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Salamander Behavior and Life History

 










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These are pictures and videos that illustrate some of the interesting behaviors of some of the salamanders shown on this web site. (Not all interesting salamander behaviors are shown here, only those from this site. More will be added here as they are added to the site.) Follow the links on the name of each species to find more pictures and information about it.

Miscellaneous Salamander Observations
       
Arboreal Salamanders Wandering Salamander Rough-skinned Newt Rough-skinned Newts
During the dry season, Arboreal Salamanders seek out cool moist areas underground or in trees to rest until the rainy season. Eric Boyer discovered this large group of estivating adult and juvenile Arboreal salamanders underneath some wood while remodeling a backyard in Santa Barbara County in June. © Eric Boyer Wandering Salamanders inhabit fallen trees on the ground as well as the canopies of massive redwood trees several hundred feet tall. The salamanders in the canopies probably spend their whole life in the tree. A gilled metamorph Rough-skinned Newt photographed underwater. This newt was found on land at the edge of the water, but still has its gills, so it is in the process of matamorphosing from an aquatic larva to a land-dwelling newt.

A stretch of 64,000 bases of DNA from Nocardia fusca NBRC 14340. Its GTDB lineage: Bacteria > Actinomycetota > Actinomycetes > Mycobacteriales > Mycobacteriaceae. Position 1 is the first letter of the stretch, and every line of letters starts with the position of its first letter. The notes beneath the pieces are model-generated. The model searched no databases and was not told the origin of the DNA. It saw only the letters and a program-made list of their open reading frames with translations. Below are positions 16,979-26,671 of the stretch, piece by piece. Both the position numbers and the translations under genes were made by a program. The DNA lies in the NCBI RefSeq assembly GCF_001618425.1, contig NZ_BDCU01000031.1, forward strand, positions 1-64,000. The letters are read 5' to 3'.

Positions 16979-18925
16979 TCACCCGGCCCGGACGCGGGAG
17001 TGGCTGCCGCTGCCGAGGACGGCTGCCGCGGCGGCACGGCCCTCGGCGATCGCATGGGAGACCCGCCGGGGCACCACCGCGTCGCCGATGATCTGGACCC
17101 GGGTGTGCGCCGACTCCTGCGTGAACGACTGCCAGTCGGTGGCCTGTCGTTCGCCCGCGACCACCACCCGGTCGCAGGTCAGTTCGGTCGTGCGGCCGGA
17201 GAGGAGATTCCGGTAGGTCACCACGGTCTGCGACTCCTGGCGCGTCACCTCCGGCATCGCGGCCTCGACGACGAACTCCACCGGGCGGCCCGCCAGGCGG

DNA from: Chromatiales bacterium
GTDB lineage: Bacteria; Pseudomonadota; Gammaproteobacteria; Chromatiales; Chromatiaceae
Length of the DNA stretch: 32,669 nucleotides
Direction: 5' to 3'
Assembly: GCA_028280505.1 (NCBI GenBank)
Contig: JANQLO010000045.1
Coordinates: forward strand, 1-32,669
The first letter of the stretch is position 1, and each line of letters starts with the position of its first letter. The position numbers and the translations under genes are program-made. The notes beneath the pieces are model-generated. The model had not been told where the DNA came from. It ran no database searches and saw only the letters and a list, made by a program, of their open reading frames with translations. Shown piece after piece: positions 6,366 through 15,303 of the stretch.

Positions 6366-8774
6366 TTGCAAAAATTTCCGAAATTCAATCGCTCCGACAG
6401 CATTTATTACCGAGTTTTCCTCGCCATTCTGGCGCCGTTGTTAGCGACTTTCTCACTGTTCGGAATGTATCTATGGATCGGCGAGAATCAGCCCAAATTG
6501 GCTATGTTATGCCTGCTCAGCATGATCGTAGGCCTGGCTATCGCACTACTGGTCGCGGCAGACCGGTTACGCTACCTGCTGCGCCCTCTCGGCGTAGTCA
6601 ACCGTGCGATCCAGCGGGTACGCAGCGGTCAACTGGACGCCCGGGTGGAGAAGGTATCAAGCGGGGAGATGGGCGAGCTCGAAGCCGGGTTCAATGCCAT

A large mass of Rough-skinned Newts underwater in early September in southern Oregon © David Mikkelsen

There are aproximately 2000 newts in this mass, according to David Mikkelsen. He has observed that after the spring breeding season the newts congregate in underwater leaf litter in the shaded still water at the edge of this river and stay there until the beginning of the fall rains when they once again return to the surrounding forest.

California Slender Salamander
California Slender Salamander Yellow-eyed Ensatina Coast Range Newt
    Yellow-eyed Ensatina
  Coast Range Newt
California Slender Salamander in a coiled defensive pose. I have seen millipedes coiled in a similar manner where these salamanders are found. It's possible that the coiling behavior is meant to make the salamander look like the foul tasting millipede to avoid predation. This video shows a few short looks at several California Slender Salamanders sitting still, coiled up, and quickly wriggling away. One theory suggests that the reason the Yellow-eyed Ensatina has large yellow patches on its eyes, while other subspecies of Ensatina do not, is that the non-toxic Ensatina is mimicking the dangerously toxic Coast Range Newt, which lives in the same habitat, in order to avoid attacks from predators that have evolved to avoid newts. The Ensatina's body color is also similar to that of the newt.